Williams, Jarrod C.; Meador, Mary Ann; McCorkle, Linda

    2015-01-01

    We report the first synthesis of cross-linked polyamide aerogels through step growth polymerization using a combination of diamines, diacid chloride and triacid chloride. Polyamide oligomers endcapped with amines are prepared as stable solutions in N-methylpyrrolidinone from several different diamine precursors and 1,3-benzenedicarbonyl dichloride. Addition of 1,3,5-benzenetricarbonyl trichloride yields gels which form in under five minutes according to the scheme shown. Solvent exchange of the gels into ethanol, followed by drying using supercritical CO2 extraction gives colorless aerogels with densities around 0.1 to 0.2 gcm3. Thicker monolithes of the polyamide aerogels are stiff and strong, while thin films of certain formulations are highly flexible, durable, and even translucent. These materials may have use as insulation for deployable space structures, rovers, habitats or extravehicular activity suits as well as in many terrestrial applications. Strucure property relationships of the aerogels, including surface area, mechanical properties, and thermal conductivity will be discussed.

  8. Automated determination of cross-linked fibrin derivatives in plasma.

    PubMed

    Elms, M J; Bundesen, P G; Rowbury, D; Goodall, S; Wakeham, N; Rowell, J A; Hillyard, C J; Rylatt, D B

    1993-02-01

    Automated assays for the measurement of cross-linked fibrin derivatives in plasma (XL-FbDP) have been developed utilizing latex beads coated with anti-D dimer monoclonal antibody (DD-3B6/22) for both the Cobas Fara Chemistry Centrifugal and the Cobas Mira analysers (Roche, Basle, Switzerland). The analysers were programmed to mix plasma and latex reagent simultaneously and analyse absorbance changes over a 10-15 min period. Results were interpolated by the analyser from a standard curve derived from a polymer of D-dimer. Both assays had high precision (< 5% CV) for values between 100 and 1000 ng/ml and provided clear discrimination between normal samples and samples from patients suffering from the thrombotic diseases, DVT/PE and DIC. The results obtained for XL-FbDP determination with both methods compared well with established methods: a high correlation was obtained with a semi-quantitative manual latex method for both the Fara (r = 0.92) and Mira (r = 0.83) and correlations (r) of 0.81 (Fara) and 0.84 (Mira) were obtained with an enzyme immunoassay (EIA). Correlation between the two automated procedures was high (r = 0.96). The automated method will enable laboratories to provide a rapid and accurate quantitation of XL-FbDP.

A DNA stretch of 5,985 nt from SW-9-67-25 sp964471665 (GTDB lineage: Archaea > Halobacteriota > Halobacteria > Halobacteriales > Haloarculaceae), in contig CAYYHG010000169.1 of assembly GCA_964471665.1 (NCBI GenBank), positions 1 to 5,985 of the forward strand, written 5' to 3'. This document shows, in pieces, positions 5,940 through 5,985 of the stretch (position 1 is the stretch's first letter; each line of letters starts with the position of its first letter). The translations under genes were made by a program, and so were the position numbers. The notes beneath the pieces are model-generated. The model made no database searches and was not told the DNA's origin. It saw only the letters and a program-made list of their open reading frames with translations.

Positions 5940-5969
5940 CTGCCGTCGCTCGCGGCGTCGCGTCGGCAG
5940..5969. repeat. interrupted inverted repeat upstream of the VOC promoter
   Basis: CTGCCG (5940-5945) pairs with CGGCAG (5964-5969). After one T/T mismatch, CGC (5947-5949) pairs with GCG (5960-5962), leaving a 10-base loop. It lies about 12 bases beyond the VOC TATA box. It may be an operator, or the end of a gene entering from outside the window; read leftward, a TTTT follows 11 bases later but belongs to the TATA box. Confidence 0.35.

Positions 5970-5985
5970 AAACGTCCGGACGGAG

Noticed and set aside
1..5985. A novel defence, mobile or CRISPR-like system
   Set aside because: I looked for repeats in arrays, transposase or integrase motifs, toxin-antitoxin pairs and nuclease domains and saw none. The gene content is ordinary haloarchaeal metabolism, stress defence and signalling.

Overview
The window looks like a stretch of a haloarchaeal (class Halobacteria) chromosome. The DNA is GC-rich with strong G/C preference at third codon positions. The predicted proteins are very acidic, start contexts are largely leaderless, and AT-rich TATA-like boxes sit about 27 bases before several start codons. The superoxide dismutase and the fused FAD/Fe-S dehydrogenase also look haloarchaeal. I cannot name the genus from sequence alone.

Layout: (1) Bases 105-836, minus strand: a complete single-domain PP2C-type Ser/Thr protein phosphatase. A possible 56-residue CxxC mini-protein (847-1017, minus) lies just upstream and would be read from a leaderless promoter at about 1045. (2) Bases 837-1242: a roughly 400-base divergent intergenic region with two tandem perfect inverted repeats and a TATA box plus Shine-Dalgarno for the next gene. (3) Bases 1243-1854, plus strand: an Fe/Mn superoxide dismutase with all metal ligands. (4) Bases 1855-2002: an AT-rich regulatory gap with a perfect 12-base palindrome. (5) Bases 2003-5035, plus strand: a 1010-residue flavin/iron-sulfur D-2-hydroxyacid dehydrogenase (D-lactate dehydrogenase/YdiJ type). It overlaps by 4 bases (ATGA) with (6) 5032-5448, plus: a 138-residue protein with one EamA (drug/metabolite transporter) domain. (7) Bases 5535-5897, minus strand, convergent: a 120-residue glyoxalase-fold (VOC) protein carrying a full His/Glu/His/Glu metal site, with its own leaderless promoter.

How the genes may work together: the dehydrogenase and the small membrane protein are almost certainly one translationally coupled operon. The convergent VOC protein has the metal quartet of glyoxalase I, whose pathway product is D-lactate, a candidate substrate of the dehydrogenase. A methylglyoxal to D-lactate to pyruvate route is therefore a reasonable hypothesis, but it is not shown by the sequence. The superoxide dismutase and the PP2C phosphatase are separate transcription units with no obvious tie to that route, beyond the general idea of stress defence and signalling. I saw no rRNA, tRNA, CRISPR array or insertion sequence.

9. Pyridinium cross-links in heritable disorders of collagen

    SciTech Connect

    Pasquali, M.; Still, M.J.; Dembure, P.P.

    1995-12-01

    Ehlers-Danlos syndrome (EDS) is a heterogeneous group of inherited disorders of collagen that is characterized by skin fragility, skin hyperextensibility, and joint hypermobility. EDS type VI is caused by impaired collagen lysyl hydroxylase (procollagen-lysine, 2-oxoglutarate 5-dioxygenase; E.C.1.14.11.4), the ascorbate-dependent enzyme that hydroxylates lysyl residues on collagen neopeptides. Different alterations in the gene for collagen lysyl hydroxylase have been reported in families with EDS type VI. In EDS type VI, impairment of collagen lysyl hydroxylase results in a low hydroxylysine content in mature collagen. Hydroxylysine is a precursor of the stable, covalent, intermolecular cross-links of collagen, pyridinoline (Pyr), and deoxypyridinoline (Dpyr). Elsewhere we reported in preliminary form that patients with EDS type VI had a distinctive alteration in the urinary excretion of Pyr and Dpyr. In the present study, we confirm that the increased Dpyr/Pyr ratio is specific for EDS type VI and is not observed in other inherited or acquired collagen disorders. In addition, we find that skin from patients with EDS type VI has reduced Pyr and increased Dpyr, which could account for the organ pathology. 19 refs., 1 tab.

  10. Actinous enigma or enigmatic actin

    PubMed Central

    Povarova, Olga I; Uversky, Vladimir N; Kuznetsova, Irina M; Turoverov, Konstantin K